They've done it again.
Rotorua Girls' High School and Rotorua Boys' High School's latest joint production is another winner.
Thanks to alert levels ticking down just in time, the cast were able to brush up on their lines and put on their production they had worked so hard to perfect.
The show was about to go to stage when New Zealand was plunged into lockdown in August.
Once On This Island has been on show this week at the Rotorua Girls' High School Performing Arts Centre and finishes tonight.
News of the show's return hasn't been widely publicised with limited seats being available each night, with level 2 restrictions only allowing 100 people, including cast and crew.
It's lucky there wasn't a full house. I didn't want to blubber in front of a large crowd but that's what these students' performance reduced me to.
In a nutshell, Once On This Island is a love story set on a small Caribbean island with poor peasants on one side and rich landowners on the other.
Naturally, you guessed it, a boy from the rich side falls in love with a girl from the poor. Their tormented love and fight for life has many twists and turns, including the unexpected ending (cue tears).
Director Bridget Donovan, choreographer Janaye Biddle-Kite and musical director Laura Falconer must have felt honoured to hit the jackpot of talented cast members.
It's stacked with some of New Zealand's best performers - be it acting, dancing and singing.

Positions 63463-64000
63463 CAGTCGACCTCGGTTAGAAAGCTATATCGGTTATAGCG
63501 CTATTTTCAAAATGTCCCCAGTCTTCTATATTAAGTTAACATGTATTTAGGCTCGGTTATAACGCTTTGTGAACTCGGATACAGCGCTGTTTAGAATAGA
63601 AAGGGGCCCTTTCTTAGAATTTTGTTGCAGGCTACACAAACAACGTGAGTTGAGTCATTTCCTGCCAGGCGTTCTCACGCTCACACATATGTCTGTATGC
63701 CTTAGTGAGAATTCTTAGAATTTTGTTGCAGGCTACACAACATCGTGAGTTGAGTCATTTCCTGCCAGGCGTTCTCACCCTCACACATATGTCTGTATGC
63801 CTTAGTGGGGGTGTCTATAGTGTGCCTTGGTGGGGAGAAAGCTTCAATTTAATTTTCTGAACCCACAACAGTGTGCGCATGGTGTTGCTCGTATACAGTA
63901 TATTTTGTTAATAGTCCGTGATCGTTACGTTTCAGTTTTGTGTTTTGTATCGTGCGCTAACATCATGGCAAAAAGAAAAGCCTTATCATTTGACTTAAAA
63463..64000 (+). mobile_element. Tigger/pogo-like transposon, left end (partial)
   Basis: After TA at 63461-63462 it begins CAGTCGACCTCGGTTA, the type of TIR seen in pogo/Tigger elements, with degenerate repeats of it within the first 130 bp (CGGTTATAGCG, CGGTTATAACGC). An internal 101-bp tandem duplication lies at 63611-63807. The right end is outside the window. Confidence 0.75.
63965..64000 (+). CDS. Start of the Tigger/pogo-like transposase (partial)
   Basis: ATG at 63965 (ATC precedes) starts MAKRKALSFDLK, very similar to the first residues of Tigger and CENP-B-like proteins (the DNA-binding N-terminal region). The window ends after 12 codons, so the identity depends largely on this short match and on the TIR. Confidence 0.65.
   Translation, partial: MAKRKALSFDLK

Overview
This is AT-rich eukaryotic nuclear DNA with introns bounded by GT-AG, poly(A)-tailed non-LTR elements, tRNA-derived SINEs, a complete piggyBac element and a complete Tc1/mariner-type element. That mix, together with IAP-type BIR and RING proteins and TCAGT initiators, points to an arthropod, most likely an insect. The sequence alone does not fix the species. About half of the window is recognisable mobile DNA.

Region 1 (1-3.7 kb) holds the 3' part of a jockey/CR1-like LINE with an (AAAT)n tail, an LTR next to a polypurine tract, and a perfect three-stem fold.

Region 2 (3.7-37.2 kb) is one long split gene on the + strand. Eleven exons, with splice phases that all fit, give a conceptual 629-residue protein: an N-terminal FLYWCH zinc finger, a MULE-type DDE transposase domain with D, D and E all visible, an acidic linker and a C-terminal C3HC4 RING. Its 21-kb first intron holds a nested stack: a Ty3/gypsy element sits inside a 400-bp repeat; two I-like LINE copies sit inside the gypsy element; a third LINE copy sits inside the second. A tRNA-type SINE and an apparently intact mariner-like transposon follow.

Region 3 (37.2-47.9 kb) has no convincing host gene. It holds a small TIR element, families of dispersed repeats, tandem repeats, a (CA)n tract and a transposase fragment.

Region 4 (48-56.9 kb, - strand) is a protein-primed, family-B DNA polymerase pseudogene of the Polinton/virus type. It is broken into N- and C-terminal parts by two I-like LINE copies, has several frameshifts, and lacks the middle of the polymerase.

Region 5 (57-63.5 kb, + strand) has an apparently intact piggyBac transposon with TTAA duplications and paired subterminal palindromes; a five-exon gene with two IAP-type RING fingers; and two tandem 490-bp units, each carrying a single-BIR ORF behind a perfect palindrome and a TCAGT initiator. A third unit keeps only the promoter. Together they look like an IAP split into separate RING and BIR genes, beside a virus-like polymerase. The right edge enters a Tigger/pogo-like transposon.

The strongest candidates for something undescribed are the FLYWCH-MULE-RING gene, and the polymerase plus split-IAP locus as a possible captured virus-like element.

Then there was the perfect casting of Dee Jay Selwyn to the lead role of Ti Moune.
She's only Year 10 but had the audience gripped, from those knife-edge fast-paced scenes to the emotional love-struck moments.
Then, she opened her mouth to sing and by jingoes where does that huge voice come from?
She was the perfect on-stage match with Matiu Boynton-Rata who played a solid male lead role, not putting a foot wrong.
His preferred love interest, Andrea from the rich side of town, was played by Nikau Grace Chater.
Grace Chater is arguably one of the best singers in the country for her age and her professionalism to nail the notes shone through. It was a shame her character didn't have more songs (but that's not something the directors of the show could change).
And a review highlighting the highlights can't go without a nod to the performance naturals themselves, the Webster whānau.
Paretoroa Webster-Turei played one of the gods, making the role his own with his mischievous facials and cheeky movements. He needs his own show.
His sister, Ngatahi Webster-Tarei, didn't have a lead role as such but you can't take your eyes off when she dances. An absolute pro.
Then there's their cousin, Alyssa Webster, who nailed her role of Erzule, particularly with her poise and beautiful singing tone.
Shoutouts to Khatana Pohoiwi playing the scary Papa Ge and the sassy Riahn Le Compte for bringing some spark to the role of Asaka.
Kendra Cotterill-Konui and Marangai Wainohu-Savage played convincing parents of Ti Moune and special mention to Hinerangi Kairau, a 7-year-old from Malfroy Primary School, who won the hearts of the audience playing little Ti Moune. What a future on the stage she has.
These students did a fine job with what I believe was a tricky task staying in tune having to sing almost every line of the script.
I was left feeling like I'd just witnessed pros.
What: Once On This Island presented by Rotorua Girls' High School featuring Rotorua Boys' High School
When: September 28 to October 1
Where: Rotorua Girls' High School Performing Arts Centre